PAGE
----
Some analysts maintain that the United States is poorly served by a Congress that is often beset by inaction and localism.Supporters of the Congress maintain that the institution is a...
Some analysts maintain that the United States is poorly served by a Congress that is often beset by inaction and localism.
Supporters of the Congress maintain that the institution is a superior deliberative and representative institution. Which argument is the more persuasive and why?
I think that some clarification might be needed. Initially, I have to agree with the previous post's assertion that inaction might not be a bad thing. The framers brilliantly conceived of a government rooted in the notion that it would be very difficult to do something really bad to the fabric of the democratic system. The idea of representation from each state or region helps to make sure that all interests are voiced from all parts of the nation. The notion of inaction only refers to the number of voices involved in the process, which is not a bad thing. As for the argument of localism, the framers were convinced that the challenge of living under British rule was that their particular interest were not being heard by the central authority. Determined to not let this happen again, the new government that emerges is driven by the idea of hearing out all individuals/ regions in the policy making process. Again, this might not be that bad of a thing.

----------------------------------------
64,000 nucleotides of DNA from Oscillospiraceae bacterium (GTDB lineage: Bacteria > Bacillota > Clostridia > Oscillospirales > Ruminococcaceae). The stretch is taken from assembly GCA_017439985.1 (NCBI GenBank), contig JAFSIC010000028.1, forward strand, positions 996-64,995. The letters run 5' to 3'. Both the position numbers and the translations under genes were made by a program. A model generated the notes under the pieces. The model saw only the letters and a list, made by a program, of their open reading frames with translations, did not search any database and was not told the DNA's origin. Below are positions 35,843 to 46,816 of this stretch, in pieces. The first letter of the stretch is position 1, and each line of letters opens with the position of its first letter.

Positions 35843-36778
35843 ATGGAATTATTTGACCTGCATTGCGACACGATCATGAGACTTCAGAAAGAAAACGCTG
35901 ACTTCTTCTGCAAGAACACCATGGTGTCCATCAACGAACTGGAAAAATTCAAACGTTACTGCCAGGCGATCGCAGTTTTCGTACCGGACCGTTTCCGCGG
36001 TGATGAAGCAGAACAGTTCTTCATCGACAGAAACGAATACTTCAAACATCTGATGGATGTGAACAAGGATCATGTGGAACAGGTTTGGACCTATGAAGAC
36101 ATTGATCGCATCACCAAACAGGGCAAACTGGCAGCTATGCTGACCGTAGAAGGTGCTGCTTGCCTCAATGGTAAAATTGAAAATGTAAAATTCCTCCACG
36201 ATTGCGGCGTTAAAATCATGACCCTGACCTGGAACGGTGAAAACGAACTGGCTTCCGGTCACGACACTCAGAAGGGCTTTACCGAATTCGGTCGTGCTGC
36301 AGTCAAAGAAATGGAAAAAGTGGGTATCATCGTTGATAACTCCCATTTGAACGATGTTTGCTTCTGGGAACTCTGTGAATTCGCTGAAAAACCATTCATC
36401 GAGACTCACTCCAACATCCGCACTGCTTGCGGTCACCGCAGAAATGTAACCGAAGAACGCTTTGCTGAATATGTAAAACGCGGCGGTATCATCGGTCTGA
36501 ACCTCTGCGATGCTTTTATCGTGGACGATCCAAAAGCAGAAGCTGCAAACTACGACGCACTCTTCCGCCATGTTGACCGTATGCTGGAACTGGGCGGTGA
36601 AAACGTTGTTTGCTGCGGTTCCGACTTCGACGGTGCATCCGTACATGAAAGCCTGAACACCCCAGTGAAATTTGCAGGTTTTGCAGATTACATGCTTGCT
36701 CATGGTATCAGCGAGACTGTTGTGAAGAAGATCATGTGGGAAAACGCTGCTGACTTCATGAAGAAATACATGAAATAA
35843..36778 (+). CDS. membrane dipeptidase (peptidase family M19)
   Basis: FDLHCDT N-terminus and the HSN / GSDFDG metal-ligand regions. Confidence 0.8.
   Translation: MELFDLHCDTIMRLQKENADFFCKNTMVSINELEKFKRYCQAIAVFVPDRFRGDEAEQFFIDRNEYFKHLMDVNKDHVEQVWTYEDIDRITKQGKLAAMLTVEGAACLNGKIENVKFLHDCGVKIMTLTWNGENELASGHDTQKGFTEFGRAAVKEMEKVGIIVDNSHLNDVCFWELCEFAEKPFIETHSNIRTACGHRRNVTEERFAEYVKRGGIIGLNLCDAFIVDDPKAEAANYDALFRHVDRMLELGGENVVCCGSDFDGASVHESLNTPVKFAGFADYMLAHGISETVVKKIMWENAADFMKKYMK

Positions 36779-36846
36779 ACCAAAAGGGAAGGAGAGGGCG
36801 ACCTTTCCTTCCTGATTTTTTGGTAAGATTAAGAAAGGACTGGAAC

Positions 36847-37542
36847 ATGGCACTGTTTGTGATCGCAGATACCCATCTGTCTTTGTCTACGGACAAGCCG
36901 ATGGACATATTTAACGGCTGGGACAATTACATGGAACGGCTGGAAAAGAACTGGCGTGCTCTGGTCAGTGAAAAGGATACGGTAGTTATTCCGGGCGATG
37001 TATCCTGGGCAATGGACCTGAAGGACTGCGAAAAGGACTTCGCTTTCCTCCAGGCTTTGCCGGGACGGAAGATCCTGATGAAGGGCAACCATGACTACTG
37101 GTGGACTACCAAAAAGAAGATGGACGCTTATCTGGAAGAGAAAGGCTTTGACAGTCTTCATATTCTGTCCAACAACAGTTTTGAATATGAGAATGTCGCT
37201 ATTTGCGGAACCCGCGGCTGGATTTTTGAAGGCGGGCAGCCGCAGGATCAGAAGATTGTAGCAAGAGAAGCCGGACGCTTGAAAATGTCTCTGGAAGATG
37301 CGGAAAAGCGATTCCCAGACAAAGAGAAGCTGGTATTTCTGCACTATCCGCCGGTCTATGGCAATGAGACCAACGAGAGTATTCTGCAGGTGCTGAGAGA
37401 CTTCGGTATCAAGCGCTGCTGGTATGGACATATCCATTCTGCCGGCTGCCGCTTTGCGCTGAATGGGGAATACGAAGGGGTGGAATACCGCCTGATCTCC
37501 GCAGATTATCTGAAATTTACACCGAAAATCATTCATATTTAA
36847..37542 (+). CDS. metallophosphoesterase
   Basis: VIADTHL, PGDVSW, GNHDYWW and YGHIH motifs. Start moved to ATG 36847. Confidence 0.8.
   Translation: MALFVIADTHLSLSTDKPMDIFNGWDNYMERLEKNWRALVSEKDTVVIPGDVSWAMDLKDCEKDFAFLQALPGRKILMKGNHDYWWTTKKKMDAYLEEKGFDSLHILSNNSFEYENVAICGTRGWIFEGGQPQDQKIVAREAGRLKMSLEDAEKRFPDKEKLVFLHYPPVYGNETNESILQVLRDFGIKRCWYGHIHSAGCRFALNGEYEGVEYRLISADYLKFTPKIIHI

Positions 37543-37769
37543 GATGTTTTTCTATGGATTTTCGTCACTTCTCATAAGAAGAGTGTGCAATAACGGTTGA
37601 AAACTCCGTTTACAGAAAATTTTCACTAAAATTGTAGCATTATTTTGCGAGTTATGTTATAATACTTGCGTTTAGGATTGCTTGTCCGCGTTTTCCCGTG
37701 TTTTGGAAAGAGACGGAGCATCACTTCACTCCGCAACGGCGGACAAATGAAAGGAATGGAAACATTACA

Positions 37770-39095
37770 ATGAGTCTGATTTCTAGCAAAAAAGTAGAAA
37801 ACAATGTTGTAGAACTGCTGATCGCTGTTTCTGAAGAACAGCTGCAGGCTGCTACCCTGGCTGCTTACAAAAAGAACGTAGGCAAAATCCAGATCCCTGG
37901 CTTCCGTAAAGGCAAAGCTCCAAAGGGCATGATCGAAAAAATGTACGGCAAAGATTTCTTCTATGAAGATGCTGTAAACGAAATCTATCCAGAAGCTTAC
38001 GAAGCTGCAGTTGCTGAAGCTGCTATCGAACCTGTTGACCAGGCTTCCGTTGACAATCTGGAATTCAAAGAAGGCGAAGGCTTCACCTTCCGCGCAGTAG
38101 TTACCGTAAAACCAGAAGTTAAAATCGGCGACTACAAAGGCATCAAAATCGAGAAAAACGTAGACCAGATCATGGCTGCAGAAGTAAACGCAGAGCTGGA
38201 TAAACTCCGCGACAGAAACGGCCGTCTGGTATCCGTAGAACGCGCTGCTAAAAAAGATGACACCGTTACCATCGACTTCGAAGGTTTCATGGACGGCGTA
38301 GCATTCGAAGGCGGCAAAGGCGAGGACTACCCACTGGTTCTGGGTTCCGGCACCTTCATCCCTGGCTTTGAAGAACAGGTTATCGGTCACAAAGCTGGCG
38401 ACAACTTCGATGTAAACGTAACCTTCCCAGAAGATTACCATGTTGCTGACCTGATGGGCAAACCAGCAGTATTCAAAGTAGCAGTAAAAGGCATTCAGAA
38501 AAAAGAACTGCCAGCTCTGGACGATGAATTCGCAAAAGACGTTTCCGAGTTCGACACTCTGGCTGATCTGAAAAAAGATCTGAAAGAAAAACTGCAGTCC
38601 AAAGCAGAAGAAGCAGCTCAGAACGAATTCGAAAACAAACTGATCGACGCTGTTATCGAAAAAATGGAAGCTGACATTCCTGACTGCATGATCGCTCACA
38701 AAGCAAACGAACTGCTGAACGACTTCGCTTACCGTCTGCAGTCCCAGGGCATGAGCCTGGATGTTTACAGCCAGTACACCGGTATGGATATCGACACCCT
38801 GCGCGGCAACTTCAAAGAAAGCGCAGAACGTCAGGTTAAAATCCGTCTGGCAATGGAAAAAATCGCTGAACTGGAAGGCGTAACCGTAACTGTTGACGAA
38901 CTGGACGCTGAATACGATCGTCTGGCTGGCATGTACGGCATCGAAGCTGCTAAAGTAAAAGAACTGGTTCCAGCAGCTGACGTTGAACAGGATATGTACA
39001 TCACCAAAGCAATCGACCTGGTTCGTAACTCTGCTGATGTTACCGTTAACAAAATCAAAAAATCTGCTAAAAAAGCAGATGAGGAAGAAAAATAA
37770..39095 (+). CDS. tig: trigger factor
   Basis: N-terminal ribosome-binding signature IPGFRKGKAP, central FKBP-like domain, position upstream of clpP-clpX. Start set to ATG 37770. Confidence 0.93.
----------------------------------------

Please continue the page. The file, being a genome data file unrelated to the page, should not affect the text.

These are two different issues.
As for inaction, I do not think that this is a fault, really. This is just what the Founders wanted. They wanted government not to work too easily because they were afraid that it would then be tyrannical. So we should not blame Congress for that. It is the fault of our system as set up by our Founders.
I tend to agree the localism is a bad thing. The biggest problem, to me, is that it leads to the sort of pork barrel politics that put the local interest ahead of the national interest.